Film Review: House of 1000 Corpses (2003)


SYNOPSIS:

Two young couples wandering across the backwoods of Texas stumble across more urban legends than they hoped for. Their misguided tour takes them to the back roads of America searching for townships where legends of serial killers run wild. They end up as prisoners of a bizarre and sadistic inbred family of serial killers. It is here a local legend known as Dr. Satan is finally located. “House of 1000 Corpses” is bizarre and relentless and not for the young at heart. It has cannibalism, Satanic rituals, missing cheer leaders and 1000+ horrors that await the viewer.

REVIEW:

The iconic break out film for (at the time) new director Rob Zombie, “House of 1000 Corpses” is a personal favorite of mine, mostly for its special qualities that cater to old school horror fans. Even with its obvious 70’s influence, it is indeed a modern film drenched in retro roots. From the moment we are introduced to that wacky absurd clown “Captain Spaulding”, “House of 1000 Corpses” stays completely on track with its high visual flair and impressive set decor. We’ve been down this road before in the original “Texas Chainsaw Massacre” movie, though while that aspect (influence) is obvious, it’s presented with care to take us back to the days of careless travelers sticking their noses where their don’t belong.

On the get go we have 4 friends on a road trip by the names of Bill Hudley (Rainn Wilson), Jerry Goldsmith (Chris Hardwick), Mary Knowles (Jennifer Jostyn) and Denise Willis (Erin Daniels). As they make their way thru the countryside, they can’t help but pay a visit to the “Museum of Monsters & Madmen” gas stop. Taking notes along the way on obscure getaway locations, it’s not too long before they request information into the where-abouts of legendary serial madman, Dr. Satan’s demise.

Dr. Satan is a legend who is lumped the classification of “Ed Gein”, “Lizzy Borden” and like-murdering company. Though it is the meet up with “Baby” (Sheri Moon Zombie) who they pick up hitchhiking that takes them to the lair of the “Firefly” family. Never was there a more f*cked up group of relatives…. well not since the Chainsaw Massacre or Manson families.

The film wastes no time in introducing stylistic backings against intercut editing that inserts much like a music video. It’s a unique quality that overused can also be damaging, but I think the production crew pulls it off appropriately. With crazy comes the Firefly family and their wacky theatrics that run neck and neck with their murderous practices.

The family seems to embrace their violence with an almost naive sense of pride. We get that sense that they simply know their place while never worrying too much about what the rest of the world might think. It’s that sense, that once you cross over into the Firefly property, all bets are off.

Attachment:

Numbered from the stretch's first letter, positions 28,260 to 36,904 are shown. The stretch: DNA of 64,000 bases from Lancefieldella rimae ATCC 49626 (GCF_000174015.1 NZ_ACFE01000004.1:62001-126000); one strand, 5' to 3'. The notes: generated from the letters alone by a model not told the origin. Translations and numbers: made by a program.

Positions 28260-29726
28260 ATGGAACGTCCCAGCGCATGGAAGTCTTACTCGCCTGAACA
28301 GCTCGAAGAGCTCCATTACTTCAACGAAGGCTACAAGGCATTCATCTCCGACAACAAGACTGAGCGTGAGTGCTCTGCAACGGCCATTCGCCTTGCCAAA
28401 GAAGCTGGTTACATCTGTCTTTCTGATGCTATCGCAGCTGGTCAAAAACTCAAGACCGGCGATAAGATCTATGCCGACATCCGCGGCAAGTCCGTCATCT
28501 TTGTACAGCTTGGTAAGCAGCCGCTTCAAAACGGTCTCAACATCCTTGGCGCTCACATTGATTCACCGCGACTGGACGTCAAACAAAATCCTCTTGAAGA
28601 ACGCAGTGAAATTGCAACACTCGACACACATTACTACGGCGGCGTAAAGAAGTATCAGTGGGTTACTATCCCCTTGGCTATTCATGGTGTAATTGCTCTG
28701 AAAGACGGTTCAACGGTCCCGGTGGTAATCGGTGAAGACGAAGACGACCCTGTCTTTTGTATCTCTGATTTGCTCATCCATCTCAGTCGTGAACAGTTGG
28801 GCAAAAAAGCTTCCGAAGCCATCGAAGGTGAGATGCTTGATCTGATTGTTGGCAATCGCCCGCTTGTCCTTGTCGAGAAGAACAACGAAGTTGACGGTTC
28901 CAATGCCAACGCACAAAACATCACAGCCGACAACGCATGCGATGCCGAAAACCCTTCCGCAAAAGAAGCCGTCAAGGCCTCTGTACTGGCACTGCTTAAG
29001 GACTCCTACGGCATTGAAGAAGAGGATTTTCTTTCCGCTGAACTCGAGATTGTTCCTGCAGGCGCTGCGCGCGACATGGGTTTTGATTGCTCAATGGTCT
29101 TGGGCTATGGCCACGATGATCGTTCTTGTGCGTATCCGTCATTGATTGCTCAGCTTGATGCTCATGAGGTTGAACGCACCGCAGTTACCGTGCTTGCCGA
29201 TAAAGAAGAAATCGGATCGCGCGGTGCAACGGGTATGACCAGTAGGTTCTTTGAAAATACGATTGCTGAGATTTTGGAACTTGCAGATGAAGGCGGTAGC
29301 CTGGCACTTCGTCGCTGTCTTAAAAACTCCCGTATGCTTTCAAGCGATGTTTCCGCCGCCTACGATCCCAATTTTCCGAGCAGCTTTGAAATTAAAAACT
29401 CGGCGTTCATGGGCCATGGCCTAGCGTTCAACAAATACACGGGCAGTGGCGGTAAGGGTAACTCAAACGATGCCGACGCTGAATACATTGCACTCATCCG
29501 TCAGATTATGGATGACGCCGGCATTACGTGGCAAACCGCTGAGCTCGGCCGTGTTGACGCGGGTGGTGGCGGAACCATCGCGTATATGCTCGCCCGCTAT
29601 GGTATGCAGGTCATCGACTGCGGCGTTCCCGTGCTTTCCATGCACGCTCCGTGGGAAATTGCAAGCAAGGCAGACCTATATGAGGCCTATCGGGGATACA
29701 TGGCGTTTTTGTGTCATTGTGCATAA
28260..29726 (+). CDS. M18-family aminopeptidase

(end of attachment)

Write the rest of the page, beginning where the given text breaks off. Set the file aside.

“House of 1000 Corpses” continues with acts of torture, playfulness, interesting monologs and a Halloween showcase complete with comedy and lip-syncing. There are some great scenes in this film that quickly change the mood and scenery into the modes of aggressive behavior and intense acting (mostly on from dynamic actor Bill Mosely)

If that’s not enough, the film even has a 3rd act that “feels” like its, its own horror film-within-a-film. The action contains with even weirder characters than the group we started with… Take my word for it, just check it out! It’s a nice surprise that keeps the film moving at 100 miles an hour. Now the great thing about is film is that while it is heavy in violence and chaos, it also holds its structure against a dark sense of humor. We get its influences, but where it takes it all is what makes it even cooler.

Side note: As reported on Wikipedia “The names of the villains were taken from the names of Groucho Marx characters (Animal Crackers’ “Captain Spaulding”, A Night at the Opera’s “Otis B. Driftwood”, Duck Soup’s “Rufus T. Firefly”, and A Day at the Races’ “Hugo Z. Hackenbush”, among others). The film also went to a sequel by the name of “The Devil’s Rejects” which takes a grittier violent approach minus much of the humor and colorfulness of “House of 1000 Corpses“.

You can’t comment and review this film without commenting on Rob Zombie’s brilliance. The film took a while to makes its way, partly because of some behind the scenes business dram, however “House of 1000 Corpses” really is a classic original piece. I know from talk among the horror-philes that there are those who prefer their horror a bit different (and the wave of mixed reviews), BUT this film really is a model that we (I) only hope others would follow. Its zany, dark, evil, light, goofy, extreme….and with all those factors it simply works in its own comfort zone. “House of 1000 Corpses” is a one of a kind freak-fest indeed!

House of 1000 Corpses (2003)

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